Amtrak Tracking for My Commute Between New York City and Philadelphia

Tuesday, August 21, 2012

New rail stations, tunnel to airport eyed for Philadelphia article: "Amtrak and city officials envision a new high-speed rail station on Market Street east of City Hall, linked by a 10-mile tunnel to Philadelphia International Airport, where a second new station would be built.  30th Street Station would become a hub for slower intercity trains and commuter service. Amtrak says a new high-speed rail alignment beneath Center City would allow bullet trains to avoid speed-killing curves and space limits near 30th Street Station, helping meet a goal of 37-minute train trips between Philadelphia and New York by 2040."

Mmmm. I love 30th Street Station and it is one of the most impressive train stations in the US. When I commuted to NYC from Philly 30th St Station was grand, spacious and comfortable which helped in dealing with a long daily commute (for the exact opposite feeling see NYC Penn Station). But a 37-minute train ride to get to NYC is worth some sacrifices so to make this happen I would be OK with 30th Station being relegated to a local hub.

Wednesday, August 15, 2012

"Hassles of Air Travel Push Passengers to Amtrak"

New York Times story by Ron Nixon about the continued growth of Amtrak, some highlights and some ticket cost comparisons:

Between New York and Washington, Amtrak said, 75 percent of travelers go by train; a share that has been building steadily since the Acela was introduced in 2000. Before that, Amtrak had about a third of the business between New York City and Washington. In the same period its market share between NYC and Boston grew to 54 percent from 20 percent.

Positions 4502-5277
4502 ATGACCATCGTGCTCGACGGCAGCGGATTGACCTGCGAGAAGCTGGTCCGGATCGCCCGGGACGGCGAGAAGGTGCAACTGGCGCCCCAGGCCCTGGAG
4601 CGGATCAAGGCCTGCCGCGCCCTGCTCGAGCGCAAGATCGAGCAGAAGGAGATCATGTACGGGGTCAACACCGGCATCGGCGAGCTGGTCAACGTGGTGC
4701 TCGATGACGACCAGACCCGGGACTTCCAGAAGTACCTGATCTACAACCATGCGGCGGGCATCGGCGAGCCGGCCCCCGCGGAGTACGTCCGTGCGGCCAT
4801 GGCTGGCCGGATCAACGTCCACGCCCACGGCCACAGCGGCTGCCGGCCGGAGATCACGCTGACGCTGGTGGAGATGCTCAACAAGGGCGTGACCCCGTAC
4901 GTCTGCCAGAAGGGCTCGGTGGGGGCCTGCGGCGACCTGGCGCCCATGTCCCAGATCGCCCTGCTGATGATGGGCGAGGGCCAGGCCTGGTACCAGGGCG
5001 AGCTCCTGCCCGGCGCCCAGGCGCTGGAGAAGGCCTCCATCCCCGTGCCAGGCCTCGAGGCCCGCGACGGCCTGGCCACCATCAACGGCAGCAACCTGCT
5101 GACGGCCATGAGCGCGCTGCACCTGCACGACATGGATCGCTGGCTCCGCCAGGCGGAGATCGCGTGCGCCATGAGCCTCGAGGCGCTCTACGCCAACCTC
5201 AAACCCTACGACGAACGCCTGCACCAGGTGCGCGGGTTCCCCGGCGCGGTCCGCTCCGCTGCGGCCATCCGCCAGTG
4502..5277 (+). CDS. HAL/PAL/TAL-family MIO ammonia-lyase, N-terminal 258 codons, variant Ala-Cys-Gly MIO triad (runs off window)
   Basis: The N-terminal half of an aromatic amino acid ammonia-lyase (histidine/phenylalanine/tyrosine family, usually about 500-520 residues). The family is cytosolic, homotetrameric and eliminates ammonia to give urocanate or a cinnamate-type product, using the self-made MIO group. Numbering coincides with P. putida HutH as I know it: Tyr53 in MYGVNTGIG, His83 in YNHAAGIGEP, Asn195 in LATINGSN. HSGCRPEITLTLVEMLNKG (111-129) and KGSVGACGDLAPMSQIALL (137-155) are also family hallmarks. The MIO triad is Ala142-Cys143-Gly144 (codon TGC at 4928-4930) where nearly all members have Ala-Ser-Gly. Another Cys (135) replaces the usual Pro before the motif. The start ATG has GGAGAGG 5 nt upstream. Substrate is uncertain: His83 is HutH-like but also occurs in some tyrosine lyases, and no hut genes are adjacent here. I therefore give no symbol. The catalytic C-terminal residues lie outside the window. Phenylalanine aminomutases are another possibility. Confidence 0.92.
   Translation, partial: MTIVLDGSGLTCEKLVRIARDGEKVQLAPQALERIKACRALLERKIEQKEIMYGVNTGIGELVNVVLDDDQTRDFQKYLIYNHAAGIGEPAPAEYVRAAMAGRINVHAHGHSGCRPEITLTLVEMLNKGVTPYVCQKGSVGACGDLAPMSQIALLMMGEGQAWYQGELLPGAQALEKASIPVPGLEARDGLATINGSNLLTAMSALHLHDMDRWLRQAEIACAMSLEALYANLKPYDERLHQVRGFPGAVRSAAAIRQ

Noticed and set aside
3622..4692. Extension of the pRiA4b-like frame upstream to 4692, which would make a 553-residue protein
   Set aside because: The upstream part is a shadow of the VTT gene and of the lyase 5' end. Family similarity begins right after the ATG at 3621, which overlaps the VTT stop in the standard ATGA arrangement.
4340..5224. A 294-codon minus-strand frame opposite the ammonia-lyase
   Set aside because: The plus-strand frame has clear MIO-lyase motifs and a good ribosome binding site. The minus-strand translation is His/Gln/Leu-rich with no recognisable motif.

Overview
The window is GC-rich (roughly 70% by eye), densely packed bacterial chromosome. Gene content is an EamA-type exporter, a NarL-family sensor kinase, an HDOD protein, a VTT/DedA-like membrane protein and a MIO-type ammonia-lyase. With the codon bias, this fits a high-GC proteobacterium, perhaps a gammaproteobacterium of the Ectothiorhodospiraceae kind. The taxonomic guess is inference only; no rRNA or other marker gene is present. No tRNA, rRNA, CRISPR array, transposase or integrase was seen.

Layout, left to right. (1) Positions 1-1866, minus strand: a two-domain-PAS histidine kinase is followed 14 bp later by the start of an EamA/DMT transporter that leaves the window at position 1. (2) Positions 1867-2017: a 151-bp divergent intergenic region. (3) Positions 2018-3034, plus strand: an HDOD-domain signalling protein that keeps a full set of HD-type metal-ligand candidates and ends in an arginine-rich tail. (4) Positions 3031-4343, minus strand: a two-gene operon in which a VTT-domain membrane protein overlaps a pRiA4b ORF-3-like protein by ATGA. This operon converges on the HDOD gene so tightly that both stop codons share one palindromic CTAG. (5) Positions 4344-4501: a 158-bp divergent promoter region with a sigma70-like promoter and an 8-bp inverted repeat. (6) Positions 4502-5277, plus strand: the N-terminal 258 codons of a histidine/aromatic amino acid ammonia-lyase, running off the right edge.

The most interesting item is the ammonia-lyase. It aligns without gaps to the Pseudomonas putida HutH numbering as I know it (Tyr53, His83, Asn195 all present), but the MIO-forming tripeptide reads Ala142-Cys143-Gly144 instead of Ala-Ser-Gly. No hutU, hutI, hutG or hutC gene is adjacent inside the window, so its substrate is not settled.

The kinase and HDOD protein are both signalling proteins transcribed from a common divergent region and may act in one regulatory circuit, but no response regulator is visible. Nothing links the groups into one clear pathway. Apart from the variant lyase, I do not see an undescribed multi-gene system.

Nationally, Amtrak ridership is at a record 30 million people. The Northeast accounts for more than a third of this.

Given the current trends Amtrak said traffic in the NEC could reach 43.5 million passengers by 2040, almost four times the level today.

Acela trains average about 80 percent full and earned an operating profit of more than $200 million last year on nearly $500 million in revenue. Acela tickets are costly - fares between New York and Washington range from an average of $145 for regular business class to $351 for first class; New York to Boston, $104 to $251; and Boston to Washington, $163 to $393. Non-Acela train fares between New York and Washington average $49 to $153 for coach and $120 to $193 for business class; New York to Boston, $49 to $133 for coach and $104 to $168 for business; and Boston to Washington, $70 to $185 coach and $144 to $233 for business class. By comparison the lowest one-way coach rate between Washington and New York was $236 on US Air before taxes and fees on Aug 15, 2012. Between New York and Boston, $229-$314, and Washington-Boston, $62-$369.  Due to demand Amtrak wants to add cars to the 20 Acela trains increasing Acela capacity 40 percent. Amtrak plans to add the new cars by 2015 and by 2020 increase the frequency of the trains between NYC and Washington.

The article notes that BoltBus and MegaBus have increased ridership since they began operating in 2008. The buses generally make the New York-to-Washington run in four and a half hours; tickets range from $1 to $40, a bargain compared to Amtrak and the airlines.

Amtrak is growing and it needs to be supported by Federal funds to ensure continued economic expansion along the NEC. The buses are nice but people will pay a premium for train service due to better convenience and comfort.